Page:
The cost: $7 per meal, delivered to your door. Fortin accepts cash and PayPal.
Sheila Twitchell, one of Fortin’s earliest customers, said Fortin’s meals are “always balanced, healthy and original. Lunch has become my favorite meal of the day. It’s like having a happy surprise delivered to your work every day. I just order weekly and don’t check the menu because I trust her food will be great. It gets me out of my comfort zone, and to date I have never been disappointed.”
Her customer base runs the gamut from people who live alone, people who work from home, and businesses. She also offers a variety of catering options upon request.
Does she see herself doing this for a while? “Yes, absolutely” she said. The response has been steady and reassuring. Fortin admitted it’s tempting to want to see exponential growth every week, but “I don’t want to grow too fast and not be able to handle it.” She plans to hire some staff in the near future.
Julie-Ann Baumer writes, bakes Cheez-its and gardens from her home in Lisbon Falls. Read her blog www.julieannbaumer.com or follow her on twitter @auntotomato.
Great Falls Delivery Cafe
Jessica Fortin, 0wner
Or view the menu and order on Face book
The fruit salad from Great Falls Delivery Cafe is freshly made.
My Great Falls Delivery Cafe experience
By Julie-Ann Baumer, Special to the Sun Journal
When I read about the Great Falls Delivery Cafe a few weeks ago, I was disappointed I lived outside the Lewiston-Auburn delivery radius. I’ve often called the long stretch of Route 196 between Lisbon and Lewiston my own personal “food desert.” But sampling the food I write about is important.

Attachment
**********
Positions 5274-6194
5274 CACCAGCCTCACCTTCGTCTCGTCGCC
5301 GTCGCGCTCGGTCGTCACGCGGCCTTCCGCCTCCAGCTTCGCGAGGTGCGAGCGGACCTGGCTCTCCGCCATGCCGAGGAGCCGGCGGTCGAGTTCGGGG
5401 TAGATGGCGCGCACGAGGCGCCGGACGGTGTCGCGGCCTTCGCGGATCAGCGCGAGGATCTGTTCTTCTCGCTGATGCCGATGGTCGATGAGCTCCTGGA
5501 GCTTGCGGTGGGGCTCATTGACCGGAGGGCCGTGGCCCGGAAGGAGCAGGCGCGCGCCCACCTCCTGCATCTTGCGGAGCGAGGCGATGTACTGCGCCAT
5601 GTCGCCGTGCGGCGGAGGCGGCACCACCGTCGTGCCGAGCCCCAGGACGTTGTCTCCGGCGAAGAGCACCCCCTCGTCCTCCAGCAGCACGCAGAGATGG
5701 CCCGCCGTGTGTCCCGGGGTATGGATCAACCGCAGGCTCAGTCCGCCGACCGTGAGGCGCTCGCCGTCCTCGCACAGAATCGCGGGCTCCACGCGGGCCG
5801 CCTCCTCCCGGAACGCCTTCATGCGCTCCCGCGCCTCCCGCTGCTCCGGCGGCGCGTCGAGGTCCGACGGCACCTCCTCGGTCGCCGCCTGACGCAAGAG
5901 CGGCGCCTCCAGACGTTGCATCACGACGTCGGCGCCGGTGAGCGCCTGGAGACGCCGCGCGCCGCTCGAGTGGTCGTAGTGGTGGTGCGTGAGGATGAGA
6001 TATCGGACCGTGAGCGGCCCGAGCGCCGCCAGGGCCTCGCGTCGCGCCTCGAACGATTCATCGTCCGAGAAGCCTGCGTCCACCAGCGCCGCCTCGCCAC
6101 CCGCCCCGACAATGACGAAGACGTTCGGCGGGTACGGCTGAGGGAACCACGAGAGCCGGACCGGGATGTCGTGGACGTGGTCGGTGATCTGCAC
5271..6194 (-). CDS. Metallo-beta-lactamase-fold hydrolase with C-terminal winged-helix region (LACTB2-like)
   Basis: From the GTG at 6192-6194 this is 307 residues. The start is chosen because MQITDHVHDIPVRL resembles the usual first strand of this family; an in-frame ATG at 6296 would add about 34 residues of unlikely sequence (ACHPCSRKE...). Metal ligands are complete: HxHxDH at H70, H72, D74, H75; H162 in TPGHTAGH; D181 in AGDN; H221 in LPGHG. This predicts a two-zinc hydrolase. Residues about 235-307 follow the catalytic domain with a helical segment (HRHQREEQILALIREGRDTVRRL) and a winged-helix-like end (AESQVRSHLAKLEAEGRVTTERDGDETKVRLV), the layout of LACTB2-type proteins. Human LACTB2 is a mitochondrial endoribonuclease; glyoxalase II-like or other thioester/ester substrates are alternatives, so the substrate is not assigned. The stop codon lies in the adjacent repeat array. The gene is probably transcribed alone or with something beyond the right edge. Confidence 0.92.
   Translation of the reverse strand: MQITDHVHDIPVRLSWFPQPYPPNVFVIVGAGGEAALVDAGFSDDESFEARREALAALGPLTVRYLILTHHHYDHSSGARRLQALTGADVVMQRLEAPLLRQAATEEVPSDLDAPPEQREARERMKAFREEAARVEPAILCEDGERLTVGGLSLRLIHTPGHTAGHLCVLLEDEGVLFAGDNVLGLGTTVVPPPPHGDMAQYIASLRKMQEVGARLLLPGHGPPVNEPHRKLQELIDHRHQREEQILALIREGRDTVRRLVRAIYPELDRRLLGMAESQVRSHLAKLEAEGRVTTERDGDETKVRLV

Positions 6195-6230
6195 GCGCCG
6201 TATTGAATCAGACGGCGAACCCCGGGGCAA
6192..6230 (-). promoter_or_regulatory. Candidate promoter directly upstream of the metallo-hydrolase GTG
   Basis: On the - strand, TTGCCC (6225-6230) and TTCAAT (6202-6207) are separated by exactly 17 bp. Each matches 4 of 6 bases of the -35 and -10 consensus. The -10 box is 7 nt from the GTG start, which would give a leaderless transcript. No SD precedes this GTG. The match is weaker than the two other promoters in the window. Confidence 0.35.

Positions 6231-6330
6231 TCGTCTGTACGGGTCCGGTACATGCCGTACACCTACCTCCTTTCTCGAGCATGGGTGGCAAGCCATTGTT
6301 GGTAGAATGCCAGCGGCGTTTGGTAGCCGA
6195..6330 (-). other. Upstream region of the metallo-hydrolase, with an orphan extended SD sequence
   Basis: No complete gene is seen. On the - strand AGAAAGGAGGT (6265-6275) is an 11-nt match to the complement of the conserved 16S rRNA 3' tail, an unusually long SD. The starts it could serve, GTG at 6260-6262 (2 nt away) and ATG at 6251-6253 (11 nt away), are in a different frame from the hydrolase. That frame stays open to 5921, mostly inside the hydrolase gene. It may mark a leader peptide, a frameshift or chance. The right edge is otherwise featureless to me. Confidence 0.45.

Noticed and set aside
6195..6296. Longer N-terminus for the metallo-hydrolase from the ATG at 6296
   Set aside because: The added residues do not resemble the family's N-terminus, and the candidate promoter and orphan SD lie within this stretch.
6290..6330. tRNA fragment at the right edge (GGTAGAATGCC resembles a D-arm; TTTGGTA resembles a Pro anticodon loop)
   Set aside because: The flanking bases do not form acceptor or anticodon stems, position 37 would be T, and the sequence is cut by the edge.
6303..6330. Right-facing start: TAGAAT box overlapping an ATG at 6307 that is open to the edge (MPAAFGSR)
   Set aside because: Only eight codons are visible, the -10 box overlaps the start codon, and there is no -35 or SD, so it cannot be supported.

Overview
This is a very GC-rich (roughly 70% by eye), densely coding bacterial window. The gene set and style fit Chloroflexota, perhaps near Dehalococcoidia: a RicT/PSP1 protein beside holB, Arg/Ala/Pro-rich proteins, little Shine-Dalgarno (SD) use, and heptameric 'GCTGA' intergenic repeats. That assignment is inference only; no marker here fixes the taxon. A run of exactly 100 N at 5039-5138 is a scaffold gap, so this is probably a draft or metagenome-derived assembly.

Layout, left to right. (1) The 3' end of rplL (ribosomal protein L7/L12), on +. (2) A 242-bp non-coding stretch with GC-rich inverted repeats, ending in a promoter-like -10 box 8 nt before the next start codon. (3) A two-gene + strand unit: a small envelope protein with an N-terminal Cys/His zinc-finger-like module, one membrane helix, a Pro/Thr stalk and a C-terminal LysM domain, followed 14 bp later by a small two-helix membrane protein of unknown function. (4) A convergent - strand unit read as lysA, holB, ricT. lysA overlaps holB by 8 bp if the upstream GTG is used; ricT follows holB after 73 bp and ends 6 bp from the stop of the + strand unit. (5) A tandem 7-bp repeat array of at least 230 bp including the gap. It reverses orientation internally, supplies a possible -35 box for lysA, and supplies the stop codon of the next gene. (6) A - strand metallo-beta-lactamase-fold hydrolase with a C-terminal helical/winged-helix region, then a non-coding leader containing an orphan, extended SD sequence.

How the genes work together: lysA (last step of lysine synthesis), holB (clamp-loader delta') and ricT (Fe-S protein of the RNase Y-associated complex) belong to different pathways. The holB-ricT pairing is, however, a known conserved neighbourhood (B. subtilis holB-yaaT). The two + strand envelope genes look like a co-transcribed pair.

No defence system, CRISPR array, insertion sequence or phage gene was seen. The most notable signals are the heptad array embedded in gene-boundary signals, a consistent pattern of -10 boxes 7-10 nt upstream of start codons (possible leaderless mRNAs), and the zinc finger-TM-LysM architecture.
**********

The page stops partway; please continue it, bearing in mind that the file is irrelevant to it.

So I was overjoyed when Jessica Fortin told me she regularly delivered to the Liberty Mutual building in South Lewiston. For four days, I traveled the barren food desert to meet Fortin and pick up my lunch. By Friday, the large corporate building near the turnpike overpass had become my personal oasis and a refreshing break from my work routine. Here are the hearty and surprising lunches I enjoyed, with a few comments.
Tuesday was Cajun grilled shrimp with cilantro and black bean rice. There was a lot of shrimp! I have to admit, I was lazy and didn’t microwave it and found it to be delicious just the way it was. I saved the fruit salad for my afternoon snack and added some yogurt on top. The chili I saved for dinner, and it was just spicy enough for my taste.
On Wednesday, it was slow-simmered Bolognese sauce over pasta with Italian bread, a green salad and chicken parmesan soup, plus a surprise rice krispies square. Truth: I ate the dessert first, then savored the pasta and salad. I saved the soup for dinner and found it to be hearty and filling with my salad.
Thursday’s lunch was a fun change of pace, with big squares of chicken stir-fried Mongolian style. The chicken was packaged with large crispy lettuce leaves. Before eating this lunch, I tossed the chicken quickly in a hot pan to warm it up and then wrapped up two or three chunks in a lettuce leave. Almost like P.F. Chang’s! I saved the chicken noodle soup for my afternoon snack and then ate the fruit salad for breakfast on Friday.